Looking at authorship from an EU perspective, Article 1(5) of the Sat-Cab Directive states that, for cinematographic or audiovisual works, the principal director shall be considered as its author or one of its authors, leaving Member States free to provide for others to be considered as co-authors. Article 2(1) of the Software Directive provides that the author of a computer program shall be the natural person or group of natural persons who has created the program or, where the legislation of the Member State permits, the legal person designated as the rightholder by that legislation. Article 4(1) of the Database Directive admits the possibility that the author of a database can be, not just the natural person or group of natural persons who created the base, but also—where the legislation of the Member States so permits—the legal person designated as the rightholder by that legislation.

In any case, the Term Directive refers the calculation of the term of protection of copyright to the life of authors as ‘physical persons’. In addition, the preamble to the DSM Directive specifies that the authors and performers that shall be able to rely on the provisions on contracts therein shall only be natural persons, thus excluding from the scope of application non-human authors and performers.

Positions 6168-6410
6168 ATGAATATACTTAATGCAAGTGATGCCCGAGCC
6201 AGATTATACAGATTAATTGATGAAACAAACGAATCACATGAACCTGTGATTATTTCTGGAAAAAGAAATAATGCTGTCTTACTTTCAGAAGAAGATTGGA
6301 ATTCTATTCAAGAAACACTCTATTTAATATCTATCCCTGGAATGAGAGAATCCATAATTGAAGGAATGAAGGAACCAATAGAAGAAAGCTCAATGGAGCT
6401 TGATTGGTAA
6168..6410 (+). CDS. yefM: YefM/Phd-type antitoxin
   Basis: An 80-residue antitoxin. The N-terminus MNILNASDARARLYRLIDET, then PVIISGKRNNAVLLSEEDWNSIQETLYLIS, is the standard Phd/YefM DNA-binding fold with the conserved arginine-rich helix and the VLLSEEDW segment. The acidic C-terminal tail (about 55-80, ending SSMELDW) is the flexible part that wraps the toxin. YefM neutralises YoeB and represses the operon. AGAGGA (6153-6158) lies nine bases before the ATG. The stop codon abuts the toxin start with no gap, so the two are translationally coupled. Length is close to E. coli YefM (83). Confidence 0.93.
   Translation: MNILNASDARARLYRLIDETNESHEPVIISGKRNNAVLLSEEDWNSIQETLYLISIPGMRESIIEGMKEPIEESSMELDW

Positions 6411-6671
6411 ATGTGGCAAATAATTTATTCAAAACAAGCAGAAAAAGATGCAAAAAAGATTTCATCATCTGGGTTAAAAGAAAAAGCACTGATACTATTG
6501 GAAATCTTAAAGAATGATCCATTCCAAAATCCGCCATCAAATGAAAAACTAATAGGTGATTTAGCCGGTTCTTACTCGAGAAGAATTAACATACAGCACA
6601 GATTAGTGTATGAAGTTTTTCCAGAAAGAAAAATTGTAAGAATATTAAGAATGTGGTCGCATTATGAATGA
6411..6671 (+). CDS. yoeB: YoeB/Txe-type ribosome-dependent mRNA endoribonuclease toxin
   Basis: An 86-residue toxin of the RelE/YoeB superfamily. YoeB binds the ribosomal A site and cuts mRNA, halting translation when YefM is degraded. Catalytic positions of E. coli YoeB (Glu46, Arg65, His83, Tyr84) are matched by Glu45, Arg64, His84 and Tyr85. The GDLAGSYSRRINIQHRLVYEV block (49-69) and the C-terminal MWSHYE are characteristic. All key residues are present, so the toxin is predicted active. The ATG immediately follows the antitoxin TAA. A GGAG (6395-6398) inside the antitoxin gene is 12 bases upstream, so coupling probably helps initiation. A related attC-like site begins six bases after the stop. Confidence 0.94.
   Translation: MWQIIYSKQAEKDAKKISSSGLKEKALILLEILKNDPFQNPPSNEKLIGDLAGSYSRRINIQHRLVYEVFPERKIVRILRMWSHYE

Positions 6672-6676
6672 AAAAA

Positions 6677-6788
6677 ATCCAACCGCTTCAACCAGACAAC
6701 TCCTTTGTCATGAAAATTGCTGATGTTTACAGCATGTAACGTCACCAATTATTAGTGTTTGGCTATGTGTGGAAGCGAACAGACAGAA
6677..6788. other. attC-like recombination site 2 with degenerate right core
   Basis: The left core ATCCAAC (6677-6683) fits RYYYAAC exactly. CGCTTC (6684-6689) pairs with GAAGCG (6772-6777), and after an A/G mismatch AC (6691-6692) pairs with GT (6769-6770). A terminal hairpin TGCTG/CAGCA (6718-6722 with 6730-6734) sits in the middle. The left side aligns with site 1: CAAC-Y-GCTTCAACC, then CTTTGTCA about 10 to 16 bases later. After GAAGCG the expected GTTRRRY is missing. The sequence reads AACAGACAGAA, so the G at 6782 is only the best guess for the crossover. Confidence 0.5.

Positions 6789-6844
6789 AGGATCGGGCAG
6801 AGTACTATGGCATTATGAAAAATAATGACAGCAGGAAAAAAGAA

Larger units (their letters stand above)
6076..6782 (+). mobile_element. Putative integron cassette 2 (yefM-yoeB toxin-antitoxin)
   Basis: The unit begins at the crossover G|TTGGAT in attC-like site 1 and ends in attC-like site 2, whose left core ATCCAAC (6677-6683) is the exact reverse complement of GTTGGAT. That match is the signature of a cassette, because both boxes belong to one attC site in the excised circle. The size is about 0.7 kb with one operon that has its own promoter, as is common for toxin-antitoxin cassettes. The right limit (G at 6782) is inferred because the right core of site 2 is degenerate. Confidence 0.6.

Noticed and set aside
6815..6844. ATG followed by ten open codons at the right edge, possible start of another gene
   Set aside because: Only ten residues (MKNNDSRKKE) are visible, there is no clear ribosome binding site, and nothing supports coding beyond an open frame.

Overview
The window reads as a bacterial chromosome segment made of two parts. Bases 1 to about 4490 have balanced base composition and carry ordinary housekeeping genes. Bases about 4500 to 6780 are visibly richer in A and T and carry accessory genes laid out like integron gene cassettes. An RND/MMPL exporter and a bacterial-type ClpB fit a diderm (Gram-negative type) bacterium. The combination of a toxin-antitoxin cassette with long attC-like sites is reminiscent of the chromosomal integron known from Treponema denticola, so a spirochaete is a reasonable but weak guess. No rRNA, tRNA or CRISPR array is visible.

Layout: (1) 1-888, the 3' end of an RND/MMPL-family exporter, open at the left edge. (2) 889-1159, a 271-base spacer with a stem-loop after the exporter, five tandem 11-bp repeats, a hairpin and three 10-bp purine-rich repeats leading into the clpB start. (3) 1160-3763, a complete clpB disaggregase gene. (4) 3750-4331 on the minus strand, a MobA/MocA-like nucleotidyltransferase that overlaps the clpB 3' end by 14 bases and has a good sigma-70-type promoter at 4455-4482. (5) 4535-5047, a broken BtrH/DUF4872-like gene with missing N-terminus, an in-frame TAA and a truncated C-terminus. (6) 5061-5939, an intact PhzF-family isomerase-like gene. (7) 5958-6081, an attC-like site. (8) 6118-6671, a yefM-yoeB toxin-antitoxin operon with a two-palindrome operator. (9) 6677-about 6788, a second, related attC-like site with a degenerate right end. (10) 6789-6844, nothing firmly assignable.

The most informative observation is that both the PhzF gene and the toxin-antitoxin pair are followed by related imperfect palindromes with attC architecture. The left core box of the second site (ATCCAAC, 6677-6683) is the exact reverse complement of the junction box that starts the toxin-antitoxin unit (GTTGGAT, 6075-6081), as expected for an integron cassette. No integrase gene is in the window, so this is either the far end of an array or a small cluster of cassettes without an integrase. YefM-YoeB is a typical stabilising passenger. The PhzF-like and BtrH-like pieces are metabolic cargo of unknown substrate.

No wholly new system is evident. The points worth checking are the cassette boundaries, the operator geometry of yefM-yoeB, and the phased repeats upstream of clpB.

The Court of Justice of the European Union has not yet specifically tackled the question of who or what an author is. Nonetheless, it appears that its own understanding of originality – as a notion that presupposes a personal touch (Painer) and the making of free and creative choices (most recently, Brompton) – is indeed premised on the idea that authors in a copyright sense need to be human.

But the question that all romantics after Valentine's Day might ask is whether the last word on non-human authorship has been spoken yet. As it is the case of all real love stories, probably not. Thus: stay tuned for the next AI+IP development …

US Copyright Office refuses to register AI-generated work, finding that "human authorship is a prerequisite to copyright protection" US Copyright Office refuses to register AI-generated work, finding that "human authorship is a prerequisite to copyright protection" Reviewed by Eleonora Rosati on Thursday, February 17, 2022 Rating: 5


  1. Imagine being a student now and the questions we could ask in our exams. Fwiw I think this is ok for now, when AI takes over they'll clearly allow it ��. PS nice to see you all back, been following since the CII days in 2005